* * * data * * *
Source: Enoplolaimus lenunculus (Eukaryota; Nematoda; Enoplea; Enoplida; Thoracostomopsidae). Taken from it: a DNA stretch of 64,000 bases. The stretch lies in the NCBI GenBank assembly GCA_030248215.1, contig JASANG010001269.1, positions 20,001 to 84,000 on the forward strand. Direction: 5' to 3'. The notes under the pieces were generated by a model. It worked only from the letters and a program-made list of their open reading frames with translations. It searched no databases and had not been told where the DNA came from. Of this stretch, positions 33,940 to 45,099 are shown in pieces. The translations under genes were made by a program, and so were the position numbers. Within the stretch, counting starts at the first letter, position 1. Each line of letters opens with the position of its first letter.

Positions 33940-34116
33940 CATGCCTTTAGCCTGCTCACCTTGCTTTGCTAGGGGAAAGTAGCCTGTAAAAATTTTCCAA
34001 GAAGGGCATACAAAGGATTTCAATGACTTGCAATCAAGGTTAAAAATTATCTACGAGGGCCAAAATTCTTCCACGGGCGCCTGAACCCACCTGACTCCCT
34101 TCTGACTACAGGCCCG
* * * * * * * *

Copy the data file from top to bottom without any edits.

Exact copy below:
Source: Enoplolaimus lenunculus (Eukaryota; Nematoda; Enoplea; Enoplida; Thoracostomopsidae). Taken from it: a DNA stretch of 64,000 bases. The stretch lies in the NCBI GenBank assembly GCA_030248215.1, contig JASANG010001269.1, positions 20,001 to 84,000 on the forward strand. Direction: 5' to 3'. The notes under the pieces were generated by a model. It worked only from the letters and a program-made list of their open reading frames with translations. It searched no databases and had not been told where the DNA came from. Of this stretch, positions 33,940 to 45,099 are shown in pieces. The translations under genes were made by a program, and so were the position numbers. Within the stretch, counting starts at the first letter, position 1. Each line of letters opens with the position of its first letter.

Positions 33940-34116
33940 CATGCCTTTAGCCTGCTCACCTTGCTTTGCTAGGGGAAAGTAGCCTGTAAAAATTTTCCAA
34001 GAAGGGCATACAAAGGATTTCAATGACTTGCAATCAAGGTTAAAAATTATCTACGAGGGCCAAAATTCTTCCACGGGCGCCTGAACCCACCTGACTCCCT
34101 TCTGACTACAGGCCCG